“For years, the number one biologic was rituximab, because every patient with leukemia or lymphoma was granted access to the drug,” Ivanov shared. “Rheumatology is one of the largest underserved markets in Russia today. With greater patient access, the rheumatology market in Russia would likely be four- to five- times larger than it is now. We estimate that this number is currently below 10 percent.”

In Russia, The Price Must Be Right  

In his article for The Medicine Maker, Ivanov stated biosimilars are considered interchangeable with reference biologics in Russia. Just like in the U.S., interchangeability permits pharmacy level substitution without a physician’s consent. As such, price plays a key role in the decisions behind which drugs are selected for the government tender.

As the global market continues to unfold, the pricing of biosimilars has, naturally, received a lot of attention. Russia’s biosimilar market is no stranger to high discounts. Rituximab biosimilars are currently on the market at a 40 to 50 percent discount. But when it comes to the other oncology leaders Avastin and Herceptin, biosimilars are no stranger to a 70 percent discount. For instance, BIOCAD originally launched its Avastin (bevacizumab) biosimilar in 2015 at a 30 percent discount from the originator. However, just last year, following a price war with Roche, BIOCAD saw its biosimilar discounted more than 70 percent. Though some companies might be uncomfortable about price wars in general, these discounts have worked out in both patients’ and BIOCAD’s favor. In some countries, biosimilar prices have posed little incentive for patients and physicians to make the switch from the reference product. But in Russia, the lower price was a beacon for physicians who had often expressed concern over Avastin’s cost-benefit ratio.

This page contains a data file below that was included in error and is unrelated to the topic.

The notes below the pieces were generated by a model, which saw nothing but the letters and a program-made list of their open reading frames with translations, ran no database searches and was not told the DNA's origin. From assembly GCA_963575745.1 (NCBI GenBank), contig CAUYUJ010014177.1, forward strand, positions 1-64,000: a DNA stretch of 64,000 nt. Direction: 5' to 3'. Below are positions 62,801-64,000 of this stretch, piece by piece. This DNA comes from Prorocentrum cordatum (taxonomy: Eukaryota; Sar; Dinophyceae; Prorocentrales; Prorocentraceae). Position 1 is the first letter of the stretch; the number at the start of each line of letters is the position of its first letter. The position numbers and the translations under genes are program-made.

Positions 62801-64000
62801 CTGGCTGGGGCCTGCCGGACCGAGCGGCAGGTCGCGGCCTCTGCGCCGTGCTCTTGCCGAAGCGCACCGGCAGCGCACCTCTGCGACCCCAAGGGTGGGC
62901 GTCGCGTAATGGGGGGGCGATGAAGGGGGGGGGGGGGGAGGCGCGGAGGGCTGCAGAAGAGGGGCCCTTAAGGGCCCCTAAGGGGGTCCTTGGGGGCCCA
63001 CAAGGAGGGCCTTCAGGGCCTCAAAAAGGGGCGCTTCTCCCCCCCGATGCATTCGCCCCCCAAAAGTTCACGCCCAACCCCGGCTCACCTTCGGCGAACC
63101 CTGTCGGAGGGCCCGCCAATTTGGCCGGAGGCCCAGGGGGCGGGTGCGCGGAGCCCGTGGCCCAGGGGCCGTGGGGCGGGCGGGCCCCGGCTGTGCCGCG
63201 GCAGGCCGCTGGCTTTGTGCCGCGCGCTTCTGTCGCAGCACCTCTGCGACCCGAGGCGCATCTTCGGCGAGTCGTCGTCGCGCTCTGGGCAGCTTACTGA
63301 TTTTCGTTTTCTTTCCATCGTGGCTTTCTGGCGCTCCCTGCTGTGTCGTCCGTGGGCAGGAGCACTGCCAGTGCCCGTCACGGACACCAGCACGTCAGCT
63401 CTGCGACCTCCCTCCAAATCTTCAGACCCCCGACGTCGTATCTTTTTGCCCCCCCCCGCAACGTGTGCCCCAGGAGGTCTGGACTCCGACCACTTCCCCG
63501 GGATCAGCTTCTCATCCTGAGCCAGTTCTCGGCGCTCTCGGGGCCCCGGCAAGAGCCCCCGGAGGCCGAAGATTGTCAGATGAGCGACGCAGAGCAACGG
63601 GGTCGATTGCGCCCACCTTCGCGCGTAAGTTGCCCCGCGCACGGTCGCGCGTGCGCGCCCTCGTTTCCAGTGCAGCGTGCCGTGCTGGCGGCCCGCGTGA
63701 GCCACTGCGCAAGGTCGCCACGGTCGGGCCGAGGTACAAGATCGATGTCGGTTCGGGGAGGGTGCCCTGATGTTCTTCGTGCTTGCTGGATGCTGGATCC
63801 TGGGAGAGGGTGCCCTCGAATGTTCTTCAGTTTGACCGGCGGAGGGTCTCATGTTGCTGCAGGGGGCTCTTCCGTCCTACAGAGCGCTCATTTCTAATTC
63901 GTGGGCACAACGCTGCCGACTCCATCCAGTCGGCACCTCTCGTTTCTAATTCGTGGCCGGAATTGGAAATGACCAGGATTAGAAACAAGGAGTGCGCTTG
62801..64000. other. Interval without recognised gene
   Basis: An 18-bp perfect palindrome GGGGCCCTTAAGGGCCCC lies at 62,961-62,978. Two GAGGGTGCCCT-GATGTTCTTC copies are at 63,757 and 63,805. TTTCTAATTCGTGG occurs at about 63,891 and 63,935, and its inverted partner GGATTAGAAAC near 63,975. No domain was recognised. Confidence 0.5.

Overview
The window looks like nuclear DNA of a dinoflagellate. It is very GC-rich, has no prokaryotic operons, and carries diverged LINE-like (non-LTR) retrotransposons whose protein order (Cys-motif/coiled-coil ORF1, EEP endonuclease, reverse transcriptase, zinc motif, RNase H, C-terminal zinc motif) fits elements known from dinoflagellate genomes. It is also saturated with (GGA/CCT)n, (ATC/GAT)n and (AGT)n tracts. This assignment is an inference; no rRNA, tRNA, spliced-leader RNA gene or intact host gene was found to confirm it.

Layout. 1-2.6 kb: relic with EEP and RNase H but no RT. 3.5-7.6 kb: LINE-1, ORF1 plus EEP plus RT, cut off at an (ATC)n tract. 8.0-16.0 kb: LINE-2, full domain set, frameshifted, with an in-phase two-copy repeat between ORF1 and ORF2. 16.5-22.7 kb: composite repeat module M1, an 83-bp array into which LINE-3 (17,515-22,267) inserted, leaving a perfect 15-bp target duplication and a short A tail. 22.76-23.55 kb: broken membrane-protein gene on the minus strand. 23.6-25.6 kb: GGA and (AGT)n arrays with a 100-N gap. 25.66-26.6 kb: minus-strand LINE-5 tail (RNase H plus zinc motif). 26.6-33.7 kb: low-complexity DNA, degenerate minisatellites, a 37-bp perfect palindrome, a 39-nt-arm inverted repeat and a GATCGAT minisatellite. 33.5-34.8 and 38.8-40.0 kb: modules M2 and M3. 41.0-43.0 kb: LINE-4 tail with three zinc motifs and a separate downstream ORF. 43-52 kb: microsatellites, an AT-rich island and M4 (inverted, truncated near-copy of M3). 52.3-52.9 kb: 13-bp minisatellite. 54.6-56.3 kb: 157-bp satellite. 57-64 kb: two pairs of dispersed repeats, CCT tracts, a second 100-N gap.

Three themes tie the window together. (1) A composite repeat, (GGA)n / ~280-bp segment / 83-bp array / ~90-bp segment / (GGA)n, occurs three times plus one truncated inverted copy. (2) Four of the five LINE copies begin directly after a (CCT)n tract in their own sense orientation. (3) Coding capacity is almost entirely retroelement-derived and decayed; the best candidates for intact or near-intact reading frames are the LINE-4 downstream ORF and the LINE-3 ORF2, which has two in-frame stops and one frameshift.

“If we count the number of vials used in the market today, the percentage of patients using bevacizumab has tripled since the arrival of the biosimilar,” Ivanov calculated. “In fact, despite the steep 70 percent discount, the bevacizumab market is expected to continue increasing in monetary value as more patients gain access to the drug.”